Also, the sofa is new! And by new, I mean no longer really new, but I guess making its big blog debut? Just in time for me to WANT IT OUT OF MY HOUSE RIGHT NOW? Fancy that! So this is the IKEA NOCKEBY 3-seater, which I found in the As-Is section at IKEA around 3 years ago for something stupid, like $200. I didn’t like the legs so I swapped them for these Pretty Pegs, which this couch isn’t really made to do but I made it work. I’ll spare you the DIY tutorial but it involves extra screws and additional support and it’s just not that interesting. Anyway. The NOCKEBY is in most ways a good sofa, but I’m not allowed to own a sofa that isn’t going to also serve as a luxury dog bed. This sofa has a limited selection of slipcovers, and this one (which may now be discontinued?) is TERRIBLE when forced to interact with either dog hair or dog nails. TERRIBLE. Of course it can be taken off and washed, but with IKEA couches that’s actually kind of a production, and it doesn’t wash well, and I just do not like it at all.

This lead me to purchasing a SECOND, DIFFERENT slipcover, which had a tighter weave, and that was SOMEHOW EVEN WORSE. After trying every stain removal method I could imagine, I could never get the thing clean and I eventually threw it away.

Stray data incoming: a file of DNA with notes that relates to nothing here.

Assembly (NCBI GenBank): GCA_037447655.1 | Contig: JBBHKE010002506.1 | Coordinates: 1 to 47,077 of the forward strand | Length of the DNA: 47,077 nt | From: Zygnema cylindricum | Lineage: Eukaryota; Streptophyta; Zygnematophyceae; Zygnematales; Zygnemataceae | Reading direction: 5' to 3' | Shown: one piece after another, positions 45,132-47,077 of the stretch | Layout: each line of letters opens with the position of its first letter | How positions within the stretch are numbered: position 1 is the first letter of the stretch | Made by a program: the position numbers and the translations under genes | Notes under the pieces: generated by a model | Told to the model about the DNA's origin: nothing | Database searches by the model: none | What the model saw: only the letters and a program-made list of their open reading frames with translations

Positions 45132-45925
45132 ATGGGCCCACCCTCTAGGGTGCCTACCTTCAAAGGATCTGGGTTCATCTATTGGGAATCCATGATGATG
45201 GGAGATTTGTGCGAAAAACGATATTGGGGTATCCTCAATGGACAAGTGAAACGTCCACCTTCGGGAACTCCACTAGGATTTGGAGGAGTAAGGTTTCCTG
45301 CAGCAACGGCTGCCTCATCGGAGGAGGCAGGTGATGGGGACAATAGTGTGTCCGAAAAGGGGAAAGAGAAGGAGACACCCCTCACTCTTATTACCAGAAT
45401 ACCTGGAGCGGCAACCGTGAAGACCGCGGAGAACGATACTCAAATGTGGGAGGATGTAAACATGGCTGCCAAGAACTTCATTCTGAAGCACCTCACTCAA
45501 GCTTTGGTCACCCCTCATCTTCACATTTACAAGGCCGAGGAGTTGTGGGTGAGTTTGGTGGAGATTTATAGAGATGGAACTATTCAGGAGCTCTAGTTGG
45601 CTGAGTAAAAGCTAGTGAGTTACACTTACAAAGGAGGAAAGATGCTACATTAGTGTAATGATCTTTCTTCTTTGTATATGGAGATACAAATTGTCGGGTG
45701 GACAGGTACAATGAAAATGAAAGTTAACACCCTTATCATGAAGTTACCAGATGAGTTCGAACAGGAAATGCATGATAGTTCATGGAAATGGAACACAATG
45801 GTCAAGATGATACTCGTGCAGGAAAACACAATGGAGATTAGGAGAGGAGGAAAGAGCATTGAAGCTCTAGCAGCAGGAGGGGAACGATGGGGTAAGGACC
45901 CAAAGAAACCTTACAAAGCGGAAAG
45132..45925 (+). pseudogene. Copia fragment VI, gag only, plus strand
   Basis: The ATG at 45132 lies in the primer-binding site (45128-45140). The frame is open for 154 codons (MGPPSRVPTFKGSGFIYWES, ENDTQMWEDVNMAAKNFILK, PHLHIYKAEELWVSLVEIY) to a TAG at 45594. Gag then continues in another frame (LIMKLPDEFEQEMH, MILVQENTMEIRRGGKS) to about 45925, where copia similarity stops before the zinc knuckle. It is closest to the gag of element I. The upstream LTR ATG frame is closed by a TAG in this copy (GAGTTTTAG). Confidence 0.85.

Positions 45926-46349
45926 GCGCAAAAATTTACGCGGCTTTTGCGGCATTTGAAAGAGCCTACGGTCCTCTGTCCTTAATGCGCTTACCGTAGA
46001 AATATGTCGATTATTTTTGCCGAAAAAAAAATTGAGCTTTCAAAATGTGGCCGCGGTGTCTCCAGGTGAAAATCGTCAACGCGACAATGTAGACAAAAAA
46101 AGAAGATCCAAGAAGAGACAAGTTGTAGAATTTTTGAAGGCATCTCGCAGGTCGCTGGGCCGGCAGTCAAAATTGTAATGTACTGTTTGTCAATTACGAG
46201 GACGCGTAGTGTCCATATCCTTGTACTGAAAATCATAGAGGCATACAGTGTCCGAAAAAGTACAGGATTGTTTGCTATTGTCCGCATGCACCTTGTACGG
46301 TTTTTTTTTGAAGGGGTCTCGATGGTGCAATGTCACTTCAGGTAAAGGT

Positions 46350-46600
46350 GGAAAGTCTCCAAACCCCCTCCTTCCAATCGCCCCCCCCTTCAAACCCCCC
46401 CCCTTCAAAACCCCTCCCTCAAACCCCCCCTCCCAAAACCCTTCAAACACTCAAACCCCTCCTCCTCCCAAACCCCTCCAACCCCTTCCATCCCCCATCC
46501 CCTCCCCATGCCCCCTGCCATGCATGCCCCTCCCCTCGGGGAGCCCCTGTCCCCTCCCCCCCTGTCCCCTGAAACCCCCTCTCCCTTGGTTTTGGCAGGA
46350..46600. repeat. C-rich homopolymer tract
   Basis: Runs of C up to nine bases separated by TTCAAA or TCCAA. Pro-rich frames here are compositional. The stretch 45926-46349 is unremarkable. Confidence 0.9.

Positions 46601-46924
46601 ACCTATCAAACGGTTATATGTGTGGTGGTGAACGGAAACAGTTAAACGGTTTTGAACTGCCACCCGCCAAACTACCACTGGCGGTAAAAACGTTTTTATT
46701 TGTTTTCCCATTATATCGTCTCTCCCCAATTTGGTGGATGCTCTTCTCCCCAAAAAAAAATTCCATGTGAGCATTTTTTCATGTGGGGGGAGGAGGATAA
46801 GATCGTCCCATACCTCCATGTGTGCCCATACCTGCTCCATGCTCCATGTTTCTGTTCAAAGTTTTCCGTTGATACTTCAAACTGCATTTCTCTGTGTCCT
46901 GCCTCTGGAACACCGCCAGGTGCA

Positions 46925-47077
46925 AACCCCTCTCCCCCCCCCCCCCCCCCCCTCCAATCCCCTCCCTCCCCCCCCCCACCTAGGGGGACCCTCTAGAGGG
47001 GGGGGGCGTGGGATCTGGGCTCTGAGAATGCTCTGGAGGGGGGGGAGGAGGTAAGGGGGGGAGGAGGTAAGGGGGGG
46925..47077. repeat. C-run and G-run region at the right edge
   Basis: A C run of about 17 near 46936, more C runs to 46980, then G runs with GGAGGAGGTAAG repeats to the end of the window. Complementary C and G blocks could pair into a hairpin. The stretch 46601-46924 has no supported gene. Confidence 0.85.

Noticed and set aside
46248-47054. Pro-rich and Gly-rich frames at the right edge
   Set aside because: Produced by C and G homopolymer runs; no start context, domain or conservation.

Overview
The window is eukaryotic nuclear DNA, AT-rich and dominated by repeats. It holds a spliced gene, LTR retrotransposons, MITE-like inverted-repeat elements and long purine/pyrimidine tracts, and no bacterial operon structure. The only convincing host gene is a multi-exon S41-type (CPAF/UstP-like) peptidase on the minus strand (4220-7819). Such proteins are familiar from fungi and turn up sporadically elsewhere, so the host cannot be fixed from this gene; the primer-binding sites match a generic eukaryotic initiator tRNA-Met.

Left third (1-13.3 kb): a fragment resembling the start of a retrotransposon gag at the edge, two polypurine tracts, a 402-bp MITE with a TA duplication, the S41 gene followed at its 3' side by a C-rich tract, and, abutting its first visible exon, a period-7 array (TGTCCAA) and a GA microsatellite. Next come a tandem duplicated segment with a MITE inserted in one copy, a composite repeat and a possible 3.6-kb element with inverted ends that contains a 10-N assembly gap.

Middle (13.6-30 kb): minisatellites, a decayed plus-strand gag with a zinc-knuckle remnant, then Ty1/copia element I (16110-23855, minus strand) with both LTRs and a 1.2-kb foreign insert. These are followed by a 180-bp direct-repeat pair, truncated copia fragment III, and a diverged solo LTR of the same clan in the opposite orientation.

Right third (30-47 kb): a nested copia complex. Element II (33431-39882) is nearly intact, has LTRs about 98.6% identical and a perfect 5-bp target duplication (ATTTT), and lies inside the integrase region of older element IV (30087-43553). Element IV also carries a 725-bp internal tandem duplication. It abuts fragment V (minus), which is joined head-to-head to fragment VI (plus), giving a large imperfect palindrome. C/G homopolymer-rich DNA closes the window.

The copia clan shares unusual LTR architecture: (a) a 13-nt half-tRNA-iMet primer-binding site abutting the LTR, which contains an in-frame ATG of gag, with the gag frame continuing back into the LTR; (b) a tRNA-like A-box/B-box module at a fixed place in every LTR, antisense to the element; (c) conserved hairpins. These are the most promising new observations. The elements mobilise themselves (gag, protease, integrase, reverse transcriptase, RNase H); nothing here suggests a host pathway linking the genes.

SO now I’m at this dumb crossroads of either buying yet another slipcover ($$) for this so-so cheap sofa I performed some light hackery on, or getting this menace out of my life and buying a new leather sofa ($$$). I suppose I could also just put the original black/chrome sofa back, since I still have it, and it IS leather, but I didn’t like it in here either so I’m not sure that’s an improvement.

I think I just need a different sofa.

Let me think about it for another three to five years.

The rug is also new! But not new-new. I got it at auction and I like it! The colors and the pattern are so bright and bold and fun. Which is also me saying: I have not taken the time to learn anything about the origins of this rug, but it is a nice rug that was $300 and the main color is mustard and I’m into it.

2013! Those walls were wild, man.

2015.